MarketLife Ep 32 – Technicals for the non-technician

In this episode, I look at basic technical tools that anyone, regardless of background or previous experience, can use to enhance his or her trading program. Important concepts and tools are covered, along with some ideas for how to expand your learning and learn to do this yourself.

Technicals vs Fundamentals

  • Frequency of data
  • Difference in intent (true value / behavior)
  • Both only address probabilities

Biggest points

  • Consider learning to short
  • How do you size positions?
  • Technical factors force you to deal with the market as it is right now.
  • Be careful of indicators. Many of them measure the same thing.


  • Many ways to measure trend/define trend
    • Three trends
  • Trend depends on timeframe
    • Your timeframe depends on who you are and how you invest
  • What does trend mean?
  • How to use trend?
    • Don’t fade a trend

Overbought / Oversold

  • Rubber band concept
  • Statistically verifiable tendency
  • Stronger on some asset classes (stocks)
  • However, trends get more and more overbought/oversold
  • Some indicators measure this

Price behaving badly

  • Price behavior shows emotion
  • Wide range bars
  • Gaps
    • Why are there gaps?
  • Extended thrusts

Price rejection: where mistakes were made

  • Price “doesn’t want” to be there—quick snap back
  • What does this look like?
    • Tails on candles
    • Up/Down or Down/Up bar pairs with wide range

How to get started?

  • Decide what tools to use and change them slowly
  • Write down prices
  • Chart by hand
  • Do research

The link to the free trading course I mentioned is here .

If you enjoy the podcast, one of the very best things you can do for me is to leave me a review on iTunes here.

Also, if you like the music for this podcast, then be sure to check out Brian Ashley Jones, my friend, and a fantastic singer-songwriter.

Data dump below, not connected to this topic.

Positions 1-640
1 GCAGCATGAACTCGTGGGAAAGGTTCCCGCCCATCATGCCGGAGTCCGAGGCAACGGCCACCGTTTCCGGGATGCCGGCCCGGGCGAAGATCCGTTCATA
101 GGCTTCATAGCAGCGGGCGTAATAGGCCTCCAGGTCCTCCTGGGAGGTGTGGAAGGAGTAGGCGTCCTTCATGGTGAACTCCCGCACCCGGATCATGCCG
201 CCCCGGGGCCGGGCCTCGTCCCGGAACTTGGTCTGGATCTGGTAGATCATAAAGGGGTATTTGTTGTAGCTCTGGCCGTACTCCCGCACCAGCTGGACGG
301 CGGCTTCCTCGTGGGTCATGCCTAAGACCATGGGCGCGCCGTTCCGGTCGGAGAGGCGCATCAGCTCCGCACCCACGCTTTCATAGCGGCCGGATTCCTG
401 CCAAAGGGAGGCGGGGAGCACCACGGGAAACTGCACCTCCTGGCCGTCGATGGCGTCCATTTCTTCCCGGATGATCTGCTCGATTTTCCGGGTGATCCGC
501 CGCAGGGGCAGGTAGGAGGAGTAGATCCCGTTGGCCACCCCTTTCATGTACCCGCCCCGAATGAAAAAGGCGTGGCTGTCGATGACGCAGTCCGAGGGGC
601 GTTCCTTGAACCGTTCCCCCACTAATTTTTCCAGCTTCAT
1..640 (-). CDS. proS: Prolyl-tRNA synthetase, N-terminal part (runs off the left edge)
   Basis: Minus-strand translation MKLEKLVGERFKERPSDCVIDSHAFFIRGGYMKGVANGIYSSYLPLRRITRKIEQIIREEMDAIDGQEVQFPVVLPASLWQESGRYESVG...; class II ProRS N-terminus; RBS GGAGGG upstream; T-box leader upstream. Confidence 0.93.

Enjoy the show:


Adam Grimes has over two decades of experience in the industry as a trader, analyst and system developer. The author of a best-selling trading book, he has traded for his own account, for a top prop firm, and spent several years at the New York Mercantile Exchange. He focuses on the intersection of quantitative analysis and discretionary trading, and has a talent for teaching and helping traders find their own way in the market.

This Post Has 3 Comments

  1. Adrian

    Adam, talking about stop losses in this podcast, you say: “I can tell you when I buy something: if it goes here, I know I am wrong, that I will be out of the trade, I am gonna take my loss”. Should I read this ad litteram or we need to apply some ‘art of trading’ [a concept that I strongly oppose] here, too? I mean if you enter long and define your stop loss 2 * ATR below entry, should we treat differently (i) the case when the first day after you enter, you get a big 2 * ATR drop that hits your stop and (ii) the case when you have 5 consecutive 0.4 * ATR drops (so, the same total 2 * ATR drop), 5 orderly decreasing days, the 5th day potentially being in a totally different keltner channel context than the 2*ATR drop day from the previous scenario?

  2. Asiaonthebid

    I like the podcast but was a little surprised at your comment regarding market profile. Market profile and auction market theory are very worthy of study, after all, the markets are an auction, are they not?

    1. Adrian

      I know nothing about the market profile and auction theory, but generally speaking, from my personal perspective, I can say:

      – even if a theory or a way to describe the market is perfectly reasonable, no-nonsense, no BS, no garbage (like Adam would say 🙂 ), what matters for me, and the only way it can be useful for me, is if it has a predictive power, if it can make a correct prediction about the future; of course, it wouldn’t guess the future 100% of times, but it has to give me exploitable edge

      – as good/rational/decent/intuitive an advice/rule/strategy can be, and as much I would agree with that, if I can not verify it worked in the past, it’s useless for me; for instance, many say to not be in a trade before a company earnings release, because anything can happen (up/down gaps), and that’s gambling. I would agree, especially if you are a swing trader, with a holding period of a few days (as opposed to longer term traders). Can I verify this claim? I still have some work to do before having a final answer, but I don’t think I will be able to check this (because I need to find the day in Q1 of 2009 when AAPL released its earnings, and so on for a big enough set of companies and release dates, and I don’t think I can find that info).

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